Their eyes were on ABC
The highly anticipated Oprah Winfrey presentation of Zora Neale Hurston's "Their Eyes Were Watching God" aired on Sunday, March 6, at 9 p.m. on ABC and received mixed reviews from Blair staff and students.
"Their Eyes Were Watching God," published in 1937, deals with the life of Janie Crawford, a middle-aged black woman living in the 1920s, and her quest to gain a true sense of self. Janie, played by Academy Award-winning actress Halle Berry, marries three times, and two of her husbands are extremely unpleasant. Her third marriage, however, is fulfilling. Tea Cake (played by Silver Spring native Michael Ealy) is 12 years her junior and comes into her life just nine months after the death of her second husband. With charisma and charm, Tea Cake shows Janie love from a different angle and allows her to be herself.
For Adamson, Hurston's novel is "one of the best books ever written" because of its strong protagonist and lyrical language; however, she said the movie failed to evoke a similar feeling in her. Many seniors who read "Their Eyes Were Watching God" in English class, including Simone Chukwuezi, feel that the overall meaning of the novel was not portrayed in the movie because specific scenes were left out of the film. "The movie was not an accurate representation of the events in the novel because it neglected [to include] some of the more emotionally significant parts of the book," says Chukwuezi, "and as a result, viewers were not really able to understand what Janie was going through."
To senior Sheri Lawal, a viewer who watched the film and never read the book might view Janie as someone who is "crazy," which is the opposite of the powerful character represented in the novel.
Adamson agrees. "She didn't seem to be a complex, thinking woman who was searching for identity. [In the film], she seemed driven by passion, which was not the only driving force in her life," she comments. Adamson adds that Janie's character seemed more like Berry rather than the protagonist Hurston so eloquently portrays. "When you take somebody based on their star status rather than on how well they depict the character, you get it wrong," she says.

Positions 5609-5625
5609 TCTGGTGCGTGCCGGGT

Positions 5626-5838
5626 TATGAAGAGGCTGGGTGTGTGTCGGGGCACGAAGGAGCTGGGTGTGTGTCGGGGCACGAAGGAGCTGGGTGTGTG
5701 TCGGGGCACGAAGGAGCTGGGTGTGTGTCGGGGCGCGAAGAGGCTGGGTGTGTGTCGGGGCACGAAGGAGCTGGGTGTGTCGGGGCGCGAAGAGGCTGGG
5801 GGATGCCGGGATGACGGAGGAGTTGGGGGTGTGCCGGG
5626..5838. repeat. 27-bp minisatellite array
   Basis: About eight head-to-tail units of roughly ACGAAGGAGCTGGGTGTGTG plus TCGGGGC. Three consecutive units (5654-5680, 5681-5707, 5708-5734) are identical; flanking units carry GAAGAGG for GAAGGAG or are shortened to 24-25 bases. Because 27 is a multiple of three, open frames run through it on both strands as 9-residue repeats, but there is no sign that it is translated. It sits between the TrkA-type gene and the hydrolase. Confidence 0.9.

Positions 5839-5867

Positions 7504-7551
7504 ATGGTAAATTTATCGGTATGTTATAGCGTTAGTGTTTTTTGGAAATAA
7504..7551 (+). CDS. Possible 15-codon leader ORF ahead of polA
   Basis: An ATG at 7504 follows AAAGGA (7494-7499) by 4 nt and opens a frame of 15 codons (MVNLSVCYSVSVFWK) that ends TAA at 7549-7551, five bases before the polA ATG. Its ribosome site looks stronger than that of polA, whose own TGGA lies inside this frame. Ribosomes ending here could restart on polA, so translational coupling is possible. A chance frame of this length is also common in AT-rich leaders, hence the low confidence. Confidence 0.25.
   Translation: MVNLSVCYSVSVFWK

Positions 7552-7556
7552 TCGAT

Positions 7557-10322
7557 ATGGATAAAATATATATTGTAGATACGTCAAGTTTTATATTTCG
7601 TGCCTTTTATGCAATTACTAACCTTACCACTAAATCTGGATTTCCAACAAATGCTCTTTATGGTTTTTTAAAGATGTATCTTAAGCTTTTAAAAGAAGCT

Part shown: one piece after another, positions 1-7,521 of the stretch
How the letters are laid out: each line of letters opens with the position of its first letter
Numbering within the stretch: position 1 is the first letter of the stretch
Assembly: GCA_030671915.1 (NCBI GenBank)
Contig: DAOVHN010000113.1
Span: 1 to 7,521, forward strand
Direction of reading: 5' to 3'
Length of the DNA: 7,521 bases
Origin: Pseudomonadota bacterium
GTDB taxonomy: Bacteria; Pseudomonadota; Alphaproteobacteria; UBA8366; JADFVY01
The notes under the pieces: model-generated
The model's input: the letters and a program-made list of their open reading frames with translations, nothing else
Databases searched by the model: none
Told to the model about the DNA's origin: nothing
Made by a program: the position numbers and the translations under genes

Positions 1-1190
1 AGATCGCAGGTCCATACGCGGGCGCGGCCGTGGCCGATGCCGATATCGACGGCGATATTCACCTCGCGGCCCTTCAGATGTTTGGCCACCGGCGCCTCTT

English teacher Sandra Ivey believes that the casting was done well, though she too was disappointed by the lack of complexity in the film. "I like that they cast [Berry] correctly, but she didn't age. In the book, she aged 20 years," says Ivey. She also says that Ealy was an appropriate choice as Tea Cake because of his "thug appeal," though she thought he appeared too close to Janie's age. In addition, Ivey was upset that Janie was made out to be downtrodden at the start of the film. "When Janie returned to Eatonville, Oprah portrayed her as bedraggled," says Ivey.
Adamson also points out several historical inaccuracies in the film, such as the modern hairdos and clothing the characters sport. Furthermore, she says the African Americans seem "affluent" in the film, and there is even a scene when a white doctor appears in their town when Tea Cake falls ill. However, this occurrence does not take place in the novel and instead "distorts history," according to Adamson. "Hurston left white people out of the book because she doesn't deal with race relations [in her novels]."
Despite the film's inaccuracies, Winfrey's rendition did have impressive cinematography that was extremely enthralling to many of its viewers, including English teacher Judith Smith, who suggested that students watch the film. "It's beautiful to look at," says Smith of the camera work and the casting of Berry and Ealy. Smith is also glad that there is finally a movie to complement her lessons. "I'm extremely happy that they've created something we can use to teach," says Smith. "A lot of students are put off by the southern dialect, and this will really wake it up, bring it to life for them."
Senior Antoinette Godwin-Cole, who studied the book in her English class, feels that the movie did the book justice and that the vivid images give readers a good understanding of what they have read.
Although Ivey says there were many omissions that she did not understand, if the movie is approved by MCPS, she will use it in the future to assist in the teaching of "Their Eyes Were Watching God." She believes the book is relevant to the curriculum because of its historical values and solid writing. "I think it's important to teach so that students can have exposure to one of the dynamic writers of the American canon," says Ivey. "['Their Eyes Were Watching God'] captures an important time in history."
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